This semester, I’ve had the chance to tutor three high school seniors, all girls, in conversational English. One girl is hoping to study abroad in Toronto, Canada, and needed to practice her English in preparation for her university entrance exam and interview. She had those two weeks ago, and she’s waiting to hear if she will be accepted or not. I really hope that she will be. She is one of the brightest, most creative people I’ve had the pleasure of teaching here. She is not like most of my other students, who are so conditioned from the educational structure of memorization, exam, memorization, exam that most of their inherent creativity is pushed out by the time they hit middle school. I prepared discussion topics and worksheets for our tutoring lessons, but we hardly touched those, except for the interview practice questions, because each time she walked in the door we immediately began conversing and didn’t stop until the time was up. We covered everything–poetry, books, favorite authors, philosophy, religion, politics, family, and education. She was very quick to admit that there was much more out there that she didn’t know, and that she wanted to know more. This is not a very common attitude in students here, because most of them seek information only so far as it is relevant to exams. But she actually appreciates knowledge for its own sake, and we quickly realized that we were what Anne would call “kindred spirits.” She shared a lot about her life, and what she thinks about education, especially her dissatisfaction with her own.
Her story is like that of many other Chinese high school students. In their first year of high school (Senior 1), students in China choose between Arts and Science concentrations. Arts students take English, Art, History, Geography, Politics, Chinese, and Math classes. Science students take Physics, Chemistry, Biology, English, Math, and Chinese classes. I may be missing one or two classes somewhere in there, but that’s the gist of it. Many students who would prefer the Arts concentration are convinced by their teachers and parents to go the Science route instead, because there is much greater competition in the Arts category to get a high score on the gaokao (China’s biggest test–it determines which tier/quality of universities one can get into). The Science route has fewer students, so if you are a good enough student, you have a better chance of getting a high score on the gaokao. My student (her English name is Echo) is one of those who would have pursued an Arts concentration, if not for her parents’ and teachers’ advice. She also wants to study Psychology in college, but her parents told her that she must study Business Management instead, as this will be better suited to getting a high-paying job.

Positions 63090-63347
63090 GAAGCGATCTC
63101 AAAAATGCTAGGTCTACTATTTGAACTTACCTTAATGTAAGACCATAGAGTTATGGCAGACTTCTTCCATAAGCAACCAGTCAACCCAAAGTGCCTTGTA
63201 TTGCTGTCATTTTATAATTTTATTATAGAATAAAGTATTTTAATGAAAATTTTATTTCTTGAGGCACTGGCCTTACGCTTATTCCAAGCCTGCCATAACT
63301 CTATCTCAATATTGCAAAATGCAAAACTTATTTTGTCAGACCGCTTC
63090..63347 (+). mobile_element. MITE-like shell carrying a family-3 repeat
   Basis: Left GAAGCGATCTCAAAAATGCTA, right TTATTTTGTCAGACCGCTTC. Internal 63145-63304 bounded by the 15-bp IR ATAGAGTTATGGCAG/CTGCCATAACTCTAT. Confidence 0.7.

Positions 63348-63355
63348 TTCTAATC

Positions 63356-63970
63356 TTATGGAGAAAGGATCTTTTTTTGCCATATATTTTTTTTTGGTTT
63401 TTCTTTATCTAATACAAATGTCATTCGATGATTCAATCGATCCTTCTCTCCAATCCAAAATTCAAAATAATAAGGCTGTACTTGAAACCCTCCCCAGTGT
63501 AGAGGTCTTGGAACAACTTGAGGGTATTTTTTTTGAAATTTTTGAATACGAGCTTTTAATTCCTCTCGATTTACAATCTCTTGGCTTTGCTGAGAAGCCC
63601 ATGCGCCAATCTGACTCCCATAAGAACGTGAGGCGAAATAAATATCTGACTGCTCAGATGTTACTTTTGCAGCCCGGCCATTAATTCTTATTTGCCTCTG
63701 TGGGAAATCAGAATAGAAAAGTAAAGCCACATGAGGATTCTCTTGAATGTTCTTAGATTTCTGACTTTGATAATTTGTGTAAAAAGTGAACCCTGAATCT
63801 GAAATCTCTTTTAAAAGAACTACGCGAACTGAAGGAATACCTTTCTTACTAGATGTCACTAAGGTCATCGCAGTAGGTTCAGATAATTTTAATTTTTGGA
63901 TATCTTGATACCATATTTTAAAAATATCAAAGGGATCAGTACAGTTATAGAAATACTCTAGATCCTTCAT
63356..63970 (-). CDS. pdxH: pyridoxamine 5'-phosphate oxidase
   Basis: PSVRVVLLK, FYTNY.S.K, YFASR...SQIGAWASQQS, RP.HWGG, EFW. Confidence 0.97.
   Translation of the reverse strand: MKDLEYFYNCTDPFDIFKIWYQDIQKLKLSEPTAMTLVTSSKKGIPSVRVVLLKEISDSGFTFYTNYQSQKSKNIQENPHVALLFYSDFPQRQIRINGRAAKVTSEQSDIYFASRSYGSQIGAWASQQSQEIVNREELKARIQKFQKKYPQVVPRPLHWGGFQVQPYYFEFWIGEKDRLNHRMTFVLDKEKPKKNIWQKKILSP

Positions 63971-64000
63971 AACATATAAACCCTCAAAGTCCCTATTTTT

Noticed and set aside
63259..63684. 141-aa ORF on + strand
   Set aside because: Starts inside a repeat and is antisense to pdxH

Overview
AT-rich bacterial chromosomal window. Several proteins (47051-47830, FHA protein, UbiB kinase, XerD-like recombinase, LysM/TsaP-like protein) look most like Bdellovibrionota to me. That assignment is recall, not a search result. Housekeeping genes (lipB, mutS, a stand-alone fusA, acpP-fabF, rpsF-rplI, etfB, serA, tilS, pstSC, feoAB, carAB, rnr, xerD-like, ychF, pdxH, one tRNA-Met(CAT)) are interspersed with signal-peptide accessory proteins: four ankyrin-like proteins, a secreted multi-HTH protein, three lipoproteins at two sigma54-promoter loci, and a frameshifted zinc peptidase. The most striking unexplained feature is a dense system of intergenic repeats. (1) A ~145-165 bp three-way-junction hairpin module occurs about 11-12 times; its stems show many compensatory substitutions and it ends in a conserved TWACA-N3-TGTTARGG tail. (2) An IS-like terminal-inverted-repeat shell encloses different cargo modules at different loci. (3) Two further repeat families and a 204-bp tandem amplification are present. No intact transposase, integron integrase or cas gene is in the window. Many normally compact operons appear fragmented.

She loves history and literature, she can think critically and creatively about things she reads, and she questions the world around her. And yet, she is in an educational system that does not cultivate students to ask why, and whose goal is largely for the sake of economic advancement rather than the sake of well-rounded, informed, creative-thinking, responsible citizens. The system is all about getting ahead and winning, not bettering yourself just because it’s a good thing to do. What’s amazing is that she realizes this. Most of my students don’t, or if they do, they don’t care or think about it very much. I have hope that if she has the chance to go abroad, she can live a richer life, not because she couldn’t live a full life in China, but because she, more than most of my students, is open to the idea of growing and learning from cultures other than her own. Most students don’t care at all for the world outside, so it’s refreshing to me when I see one who does. I am genuinely excited to see what Echo does in the future–I hope there will be more like her!